Restless Leg Syndrome | Top Doctors

Restless Legs Syndrome

Written by: Dra. Renata María Egatz Wozniak
Published: | Updated: 12/08/2018
Edited by: Top Doctors®

What is restless legs syndrome and what symptoms does it present?

The restless legs syndrome is a motor sensory disorder that occurs in people of a certain age range and with certain predisposing factors and is defined by four major criteria, which are the discomfort in the legs that may be cramping or punctures that the patient describes in different ways, those discomforts appear or worsen with rest or when the patient is in a state of inactivity and these discomforts improve with the movement of the legs. A very important criterion of restless legs syndrome is that it occurs late in the evening and at night, that is, it complies with a circadian rhythm unlike other disorders and that the neurological examination is normal. We have to take into account that there are additional criteria in restless leg syndrome that we also have to take into account, which is the presence of periodic movements of the legs that can be both in sleep and wakefulness, that there is a family component , many of these patients have first degree relatives, that is to say parents or siblings or children with restless legs syndrome; and that the alterations of the periodic movements of the legs occur during sleep and alter the normal rhythm of sleep.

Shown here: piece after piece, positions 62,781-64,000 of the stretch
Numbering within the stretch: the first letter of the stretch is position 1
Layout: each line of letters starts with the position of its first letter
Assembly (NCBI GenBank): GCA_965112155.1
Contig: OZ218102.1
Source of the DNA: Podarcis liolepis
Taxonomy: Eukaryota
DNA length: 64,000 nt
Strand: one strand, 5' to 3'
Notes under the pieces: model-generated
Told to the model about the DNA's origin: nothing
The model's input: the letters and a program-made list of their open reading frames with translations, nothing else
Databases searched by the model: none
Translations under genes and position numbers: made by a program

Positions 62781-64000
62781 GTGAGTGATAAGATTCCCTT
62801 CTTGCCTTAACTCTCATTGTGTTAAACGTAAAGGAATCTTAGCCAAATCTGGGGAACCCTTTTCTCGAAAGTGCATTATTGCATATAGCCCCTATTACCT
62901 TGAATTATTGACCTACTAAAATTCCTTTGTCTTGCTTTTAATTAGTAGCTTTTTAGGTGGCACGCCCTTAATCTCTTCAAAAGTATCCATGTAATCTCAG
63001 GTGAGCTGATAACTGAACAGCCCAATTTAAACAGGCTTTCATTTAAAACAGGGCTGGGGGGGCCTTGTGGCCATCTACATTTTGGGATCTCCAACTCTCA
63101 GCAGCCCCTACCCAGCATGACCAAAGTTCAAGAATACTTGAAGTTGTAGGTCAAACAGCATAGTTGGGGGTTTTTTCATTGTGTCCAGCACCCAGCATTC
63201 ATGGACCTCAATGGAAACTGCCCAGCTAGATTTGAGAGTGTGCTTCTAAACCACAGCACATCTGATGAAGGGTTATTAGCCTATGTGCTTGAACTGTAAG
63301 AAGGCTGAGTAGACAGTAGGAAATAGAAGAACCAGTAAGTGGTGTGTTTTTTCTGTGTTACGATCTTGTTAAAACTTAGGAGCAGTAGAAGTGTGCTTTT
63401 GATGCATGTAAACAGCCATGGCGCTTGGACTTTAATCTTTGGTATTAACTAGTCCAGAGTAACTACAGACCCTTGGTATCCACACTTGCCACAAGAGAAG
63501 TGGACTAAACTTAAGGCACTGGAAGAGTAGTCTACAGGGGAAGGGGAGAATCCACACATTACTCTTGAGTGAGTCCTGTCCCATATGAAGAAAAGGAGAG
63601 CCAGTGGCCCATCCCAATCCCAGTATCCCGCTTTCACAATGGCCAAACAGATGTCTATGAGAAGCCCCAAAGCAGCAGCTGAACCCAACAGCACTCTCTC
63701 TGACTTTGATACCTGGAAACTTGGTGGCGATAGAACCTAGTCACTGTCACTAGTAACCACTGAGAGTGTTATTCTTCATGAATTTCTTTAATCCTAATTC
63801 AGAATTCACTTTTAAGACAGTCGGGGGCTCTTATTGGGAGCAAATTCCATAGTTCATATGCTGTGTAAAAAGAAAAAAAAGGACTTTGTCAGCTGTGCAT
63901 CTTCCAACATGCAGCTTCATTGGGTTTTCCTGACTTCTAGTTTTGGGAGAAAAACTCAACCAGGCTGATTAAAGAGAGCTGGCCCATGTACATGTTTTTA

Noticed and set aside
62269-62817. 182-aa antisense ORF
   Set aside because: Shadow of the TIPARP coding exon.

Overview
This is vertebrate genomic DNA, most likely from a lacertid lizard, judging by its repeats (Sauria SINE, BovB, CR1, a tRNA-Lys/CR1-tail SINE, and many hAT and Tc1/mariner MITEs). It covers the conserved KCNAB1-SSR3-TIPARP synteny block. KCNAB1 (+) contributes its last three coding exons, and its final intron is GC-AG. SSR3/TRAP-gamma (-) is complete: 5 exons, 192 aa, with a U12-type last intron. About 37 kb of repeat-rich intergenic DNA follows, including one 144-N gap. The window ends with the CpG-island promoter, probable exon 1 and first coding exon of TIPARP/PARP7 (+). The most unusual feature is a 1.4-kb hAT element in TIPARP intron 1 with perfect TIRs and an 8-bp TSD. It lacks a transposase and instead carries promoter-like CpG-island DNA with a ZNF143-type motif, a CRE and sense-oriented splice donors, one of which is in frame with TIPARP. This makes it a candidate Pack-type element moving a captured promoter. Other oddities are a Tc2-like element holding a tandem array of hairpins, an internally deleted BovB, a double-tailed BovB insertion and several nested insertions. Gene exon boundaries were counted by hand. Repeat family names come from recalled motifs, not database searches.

What people are prone to suffer it?

They are prone to suffer the syndrome of restless legs several population groups, people who have anemia or lack of iron, pregnant women or patients who may have other associated disorders such as a polyneuropathy due to diabetes mellitus, for example.

How is it treated? Can it reappear?

The restless legs syndrome has a pharmacological type treatment. Three drugs are mainly used: Ropirinol, Rotigotine and Pramipexole, and the doses are managed according to the symptoms presented by the patient.. Restless legs syndrome is not a disorder that can be cured; it can remit by itself but it can reappear, if a patient stops having symptoms, maybe at the same time it can return to present symptoms.

*Translated with Google translator. We apologize for any imperfection

By Dra. Renata María Egatz Wozniak
Neurophysiology

Featured clinical neurophysiologist with over 15 years of industry experience, specializing in the pathology of sleep and researcher of numerous clinical trials related Insomnia and Restless Legs Syndrome. Currently works as a specialist Sueno Medicine in Neurological Sciences Unit Madrid.

*Translated with Google translator. We apologize for any imperfection

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